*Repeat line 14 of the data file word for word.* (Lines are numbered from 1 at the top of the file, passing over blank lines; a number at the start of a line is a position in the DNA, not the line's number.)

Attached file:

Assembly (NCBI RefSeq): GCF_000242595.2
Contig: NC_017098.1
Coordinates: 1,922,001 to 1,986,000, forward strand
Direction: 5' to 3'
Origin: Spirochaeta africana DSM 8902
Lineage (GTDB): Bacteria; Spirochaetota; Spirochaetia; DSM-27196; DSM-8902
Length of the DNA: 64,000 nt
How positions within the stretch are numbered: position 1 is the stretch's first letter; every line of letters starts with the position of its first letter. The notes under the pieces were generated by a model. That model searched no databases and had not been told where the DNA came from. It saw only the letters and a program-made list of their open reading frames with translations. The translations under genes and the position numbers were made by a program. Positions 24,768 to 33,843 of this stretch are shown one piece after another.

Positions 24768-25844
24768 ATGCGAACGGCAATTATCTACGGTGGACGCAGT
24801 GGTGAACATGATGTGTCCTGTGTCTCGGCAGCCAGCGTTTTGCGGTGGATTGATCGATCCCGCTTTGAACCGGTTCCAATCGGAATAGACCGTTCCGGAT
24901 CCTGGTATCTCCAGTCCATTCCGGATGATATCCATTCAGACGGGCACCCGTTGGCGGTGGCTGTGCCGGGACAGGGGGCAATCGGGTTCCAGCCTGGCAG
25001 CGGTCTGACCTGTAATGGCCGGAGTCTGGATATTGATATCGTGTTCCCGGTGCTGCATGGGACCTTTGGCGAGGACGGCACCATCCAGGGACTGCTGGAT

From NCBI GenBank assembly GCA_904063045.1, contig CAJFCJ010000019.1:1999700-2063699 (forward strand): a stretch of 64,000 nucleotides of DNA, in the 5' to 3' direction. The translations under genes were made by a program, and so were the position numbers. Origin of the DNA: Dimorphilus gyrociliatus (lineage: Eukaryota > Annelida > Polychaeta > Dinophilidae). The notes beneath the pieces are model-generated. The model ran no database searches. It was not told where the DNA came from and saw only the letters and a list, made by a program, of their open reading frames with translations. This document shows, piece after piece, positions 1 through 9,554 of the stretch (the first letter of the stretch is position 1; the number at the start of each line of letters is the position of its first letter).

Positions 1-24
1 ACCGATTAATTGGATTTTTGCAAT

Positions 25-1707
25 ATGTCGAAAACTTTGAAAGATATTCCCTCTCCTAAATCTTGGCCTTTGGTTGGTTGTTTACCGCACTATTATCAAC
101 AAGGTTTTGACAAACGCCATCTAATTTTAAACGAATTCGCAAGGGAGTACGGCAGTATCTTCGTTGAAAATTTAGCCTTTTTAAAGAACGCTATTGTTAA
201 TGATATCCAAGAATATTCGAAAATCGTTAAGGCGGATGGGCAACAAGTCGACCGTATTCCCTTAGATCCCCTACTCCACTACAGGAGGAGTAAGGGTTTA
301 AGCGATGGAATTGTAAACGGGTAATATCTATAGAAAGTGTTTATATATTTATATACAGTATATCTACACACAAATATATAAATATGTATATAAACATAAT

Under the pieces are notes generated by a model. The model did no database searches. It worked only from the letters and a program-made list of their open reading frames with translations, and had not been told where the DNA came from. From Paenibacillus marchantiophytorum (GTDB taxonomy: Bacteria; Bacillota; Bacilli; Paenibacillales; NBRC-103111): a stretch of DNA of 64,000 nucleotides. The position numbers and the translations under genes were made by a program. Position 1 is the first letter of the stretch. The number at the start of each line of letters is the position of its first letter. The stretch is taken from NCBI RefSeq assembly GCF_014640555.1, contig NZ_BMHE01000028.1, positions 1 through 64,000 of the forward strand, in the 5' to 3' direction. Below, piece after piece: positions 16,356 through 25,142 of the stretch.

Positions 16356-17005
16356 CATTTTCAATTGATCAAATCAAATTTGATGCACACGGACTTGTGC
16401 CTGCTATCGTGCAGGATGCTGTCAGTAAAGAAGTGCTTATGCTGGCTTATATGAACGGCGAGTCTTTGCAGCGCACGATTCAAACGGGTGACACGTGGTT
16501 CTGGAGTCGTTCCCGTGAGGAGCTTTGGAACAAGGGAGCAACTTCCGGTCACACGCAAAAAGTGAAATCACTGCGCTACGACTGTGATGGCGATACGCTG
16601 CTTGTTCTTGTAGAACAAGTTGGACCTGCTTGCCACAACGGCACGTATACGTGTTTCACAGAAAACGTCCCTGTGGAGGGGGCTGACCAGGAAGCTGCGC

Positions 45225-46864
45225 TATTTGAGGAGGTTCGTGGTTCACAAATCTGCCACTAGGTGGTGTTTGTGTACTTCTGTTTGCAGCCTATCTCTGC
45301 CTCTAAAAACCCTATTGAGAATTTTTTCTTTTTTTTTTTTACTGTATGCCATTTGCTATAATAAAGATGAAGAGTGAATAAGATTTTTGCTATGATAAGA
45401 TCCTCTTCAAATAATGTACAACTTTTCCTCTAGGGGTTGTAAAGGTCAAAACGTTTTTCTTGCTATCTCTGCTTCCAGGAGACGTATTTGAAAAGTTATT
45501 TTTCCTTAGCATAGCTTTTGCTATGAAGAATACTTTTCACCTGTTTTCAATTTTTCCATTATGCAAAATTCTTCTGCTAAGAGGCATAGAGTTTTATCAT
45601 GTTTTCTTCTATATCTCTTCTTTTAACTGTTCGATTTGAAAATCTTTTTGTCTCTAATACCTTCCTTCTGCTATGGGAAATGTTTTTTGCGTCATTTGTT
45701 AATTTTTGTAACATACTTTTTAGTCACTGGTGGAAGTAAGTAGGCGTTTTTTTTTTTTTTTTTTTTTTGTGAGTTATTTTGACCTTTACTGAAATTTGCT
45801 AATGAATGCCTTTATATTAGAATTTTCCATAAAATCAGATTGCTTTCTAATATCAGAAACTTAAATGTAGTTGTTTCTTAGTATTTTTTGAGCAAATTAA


From NCBI GenBank assembly GCA_904063045.1, contig CAJFCJ010000019.1:1999700-2063699 (forward strand): a stretch of 64,000 nucleotides of DNA, in the 5' to 3' direction. The translations under genes were made by a program, and so were the position numbers. Origin of the DNA: Dimorphilus gyrociliatus (lineage: Eukaryota > Annelida > Polychaeta > Dinophilidae). The notes beneath the pieces are model-generated. The model ran no database searches. It was not told where the DNA came from and saw only the letters and a list, made by a program, of their open reading frames with translations. This document shows, piece after piece, positions 1 through 9,554 of the stretch (the first letter of the stretch is position 1; the number at the start of each line of letters is the position of its first letter).